Animation Wednesday: Avatar: The Last Airbender
This post is part of the Animation Wednesday series, a weekly column which looks at animated TV series and movies of the past, present and future.
Nickelodeon had a pretty prolific output in animation during the early 90’s, with a number of series running for many seasons and movies, including Rugrats and Hey, Arnold! Their shows were critically acclaimed, but all of them were pretty firmly rooted in broad comedy. So when Avatar: The Last Airbender premiered in 2005, some people were understandably skeptical of an anime-influenced fantasy series from a company well-known for bathroom humor.
But here’s the thing: Avatar: The Last Airbender is, in my opinion, the greatest animated series of all time.
A:TLA is the story of Aang, a happy go lucky twelve-year-old who is also the avatar, a being whose job is to bring balance to the world. Said world consists of four nations, each centered around a classical element which some of its citizens can manipulate through an art called “bending.” The Fire Nation is currently pursuing an aggressive campaign to conquer the other four nations, which is where Aang comes in. As the avatar, it is his destiny to master all four bending arts and confront the Fire Lord. There are also spirits and flying bison and platypus-bears.
It’s a fanciful world, and it’s all the more interesting because it draws heavily from Indian, Asian, and Inuit cultures. It’s easy to pull from Western folklore and history when crafting worlds, and while it’s great for things like Lord of the Rings, non-western philosophy and style are, at least to me as a viewer, much fresher and more novel. Everything from Chinese martial arts to Hindu spiritualism is referenced and homaged, but in a way that feels natural and organic.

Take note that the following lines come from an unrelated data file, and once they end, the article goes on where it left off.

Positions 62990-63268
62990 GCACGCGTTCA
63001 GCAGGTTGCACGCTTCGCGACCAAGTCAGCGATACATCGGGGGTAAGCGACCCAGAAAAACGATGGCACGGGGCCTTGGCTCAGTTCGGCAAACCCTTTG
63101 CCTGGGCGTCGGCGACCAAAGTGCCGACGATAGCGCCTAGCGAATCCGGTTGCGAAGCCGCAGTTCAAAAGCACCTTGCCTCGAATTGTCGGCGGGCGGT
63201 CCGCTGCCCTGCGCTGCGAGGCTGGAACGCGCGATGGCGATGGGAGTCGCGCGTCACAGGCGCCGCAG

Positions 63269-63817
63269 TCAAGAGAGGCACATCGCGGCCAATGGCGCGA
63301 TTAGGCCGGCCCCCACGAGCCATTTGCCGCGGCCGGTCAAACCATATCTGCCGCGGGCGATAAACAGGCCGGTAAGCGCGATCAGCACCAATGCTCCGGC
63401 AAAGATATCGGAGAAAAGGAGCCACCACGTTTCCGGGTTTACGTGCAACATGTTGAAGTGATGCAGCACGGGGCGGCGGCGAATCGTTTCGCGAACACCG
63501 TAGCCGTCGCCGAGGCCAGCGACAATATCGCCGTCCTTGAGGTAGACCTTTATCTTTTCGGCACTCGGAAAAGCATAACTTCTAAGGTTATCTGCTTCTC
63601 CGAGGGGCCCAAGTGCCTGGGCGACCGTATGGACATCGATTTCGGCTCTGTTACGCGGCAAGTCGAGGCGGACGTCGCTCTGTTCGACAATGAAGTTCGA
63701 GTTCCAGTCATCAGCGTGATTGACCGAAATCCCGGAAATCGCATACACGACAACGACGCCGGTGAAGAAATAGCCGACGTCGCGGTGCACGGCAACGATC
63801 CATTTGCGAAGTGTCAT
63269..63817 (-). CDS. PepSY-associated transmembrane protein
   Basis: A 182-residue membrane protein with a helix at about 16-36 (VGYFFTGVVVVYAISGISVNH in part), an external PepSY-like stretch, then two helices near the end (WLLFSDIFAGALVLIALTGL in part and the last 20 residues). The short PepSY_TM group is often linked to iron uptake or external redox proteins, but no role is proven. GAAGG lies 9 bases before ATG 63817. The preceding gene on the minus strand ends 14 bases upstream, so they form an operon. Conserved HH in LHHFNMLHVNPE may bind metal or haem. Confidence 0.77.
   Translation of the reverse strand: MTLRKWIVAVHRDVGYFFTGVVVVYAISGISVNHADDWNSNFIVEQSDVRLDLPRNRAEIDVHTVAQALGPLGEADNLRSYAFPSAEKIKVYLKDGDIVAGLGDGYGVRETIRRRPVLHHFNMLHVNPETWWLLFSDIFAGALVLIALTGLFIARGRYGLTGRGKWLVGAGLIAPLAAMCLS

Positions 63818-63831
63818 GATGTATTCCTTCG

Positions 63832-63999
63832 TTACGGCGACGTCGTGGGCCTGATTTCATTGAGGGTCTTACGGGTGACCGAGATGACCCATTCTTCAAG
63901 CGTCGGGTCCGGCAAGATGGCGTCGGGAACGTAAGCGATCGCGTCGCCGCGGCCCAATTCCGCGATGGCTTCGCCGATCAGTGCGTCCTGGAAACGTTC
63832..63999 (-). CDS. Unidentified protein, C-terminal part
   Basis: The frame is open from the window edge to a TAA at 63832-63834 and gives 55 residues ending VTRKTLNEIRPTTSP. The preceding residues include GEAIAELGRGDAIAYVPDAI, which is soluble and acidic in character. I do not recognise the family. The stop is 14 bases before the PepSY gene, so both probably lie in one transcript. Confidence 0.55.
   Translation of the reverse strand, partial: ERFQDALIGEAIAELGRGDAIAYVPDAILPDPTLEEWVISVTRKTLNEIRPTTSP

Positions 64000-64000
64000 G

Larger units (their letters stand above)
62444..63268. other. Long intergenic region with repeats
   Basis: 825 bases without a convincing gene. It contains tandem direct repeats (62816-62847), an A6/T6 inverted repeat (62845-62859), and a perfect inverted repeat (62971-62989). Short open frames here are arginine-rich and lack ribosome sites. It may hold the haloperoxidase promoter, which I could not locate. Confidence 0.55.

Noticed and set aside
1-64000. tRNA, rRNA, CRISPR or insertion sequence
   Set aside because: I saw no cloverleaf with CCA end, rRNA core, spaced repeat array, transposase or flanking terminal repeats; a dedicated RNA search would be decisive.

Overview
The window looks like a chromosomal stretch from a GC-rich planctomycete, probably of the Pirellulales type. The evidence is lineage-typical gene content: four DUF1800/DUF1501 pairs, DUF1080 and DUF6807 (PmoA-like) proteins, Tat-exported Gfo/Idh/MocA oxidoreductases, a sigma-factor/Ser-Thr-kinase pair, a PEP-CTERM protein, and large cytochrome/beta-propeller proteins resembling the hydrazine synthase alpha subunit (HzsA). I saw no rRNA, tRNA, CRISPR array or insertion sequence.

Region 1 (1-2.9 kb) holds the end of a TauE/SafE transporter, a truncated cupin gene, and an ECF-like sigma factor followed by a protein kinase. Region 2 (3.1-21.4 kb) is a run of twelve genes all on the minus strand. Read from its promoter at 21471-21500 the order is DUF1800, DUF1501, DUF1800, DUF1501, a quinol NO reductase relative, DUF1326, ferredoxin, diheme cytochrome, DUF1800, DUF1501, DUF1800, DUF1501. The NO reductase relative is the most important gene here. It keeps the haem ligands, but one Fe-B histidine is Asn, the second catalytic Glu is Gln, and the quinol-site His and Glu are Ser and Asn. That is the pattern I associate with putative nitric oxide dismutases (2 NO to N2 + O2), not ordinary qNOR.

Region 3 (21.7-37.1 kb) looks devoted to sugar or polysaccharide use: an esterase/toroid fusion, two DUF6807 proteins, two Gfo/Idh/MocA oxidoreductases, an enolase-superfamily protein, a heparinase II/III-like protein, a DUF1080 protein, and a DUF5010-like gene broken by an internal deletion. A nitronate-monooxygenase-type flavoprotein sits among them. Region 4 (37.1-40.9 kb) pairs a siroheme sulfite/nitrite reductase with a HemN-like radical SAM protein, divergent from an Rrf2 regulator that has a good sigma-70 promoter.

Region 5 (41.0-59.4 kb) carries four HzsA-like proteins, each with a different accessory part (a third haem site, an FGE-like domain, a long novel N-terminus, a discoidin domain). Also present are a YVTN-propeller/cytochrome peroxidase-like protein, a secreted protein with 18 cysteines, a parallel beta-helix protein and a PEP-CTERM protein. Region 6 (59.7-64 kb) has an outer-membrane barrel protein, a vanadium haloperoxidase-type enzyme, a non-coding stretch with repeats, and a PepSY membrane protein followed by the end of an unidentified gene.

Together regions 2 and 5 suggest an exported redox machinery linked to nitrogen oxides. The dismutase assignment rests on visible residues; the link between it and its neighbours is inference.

The show is great on basically every front. The character design is varied and eyecatching, the music is evocative and subtle, the vocal acting features impressive performances from both veterans and relatively new young talent. Although it’s not straight comedy, Avatar still features some of the best gags I’ve ever seen in animation, and it manages to retain humor and lightness even when dealing with themes like war and self-sacrifice. It manages to appeal to children and adults without having to drop in wink-wink, nudge-nudge innuendo or gratuitous violence.
A:TLA is also a textbook example of why longer isn’t necessarily better. The show was planned to be three seasons from the beginning, and it has a clear beginning, middle and end. Characters develop and grow in satisfying ways, and events build at a methodical and intentional pace. A lot of shows suffer from a lack of an end goal, and characters kind of flounder around waiting for the next bad guy to fight. Everything that happens in Avatar happens for a reason, and the end result is much more like a series of novels than a conventional cartoon series.
Avatar: The Last Airbender is available on DVD and Netflix. It’s not to be confused with M. Night Shyamalan’s abysmal live-action adaptation The Last Airbender. I’d recommend catching up in anticipation of the upcoming spin-off miniseries The Last Airbender: The Legend of Korra, coming in 2012.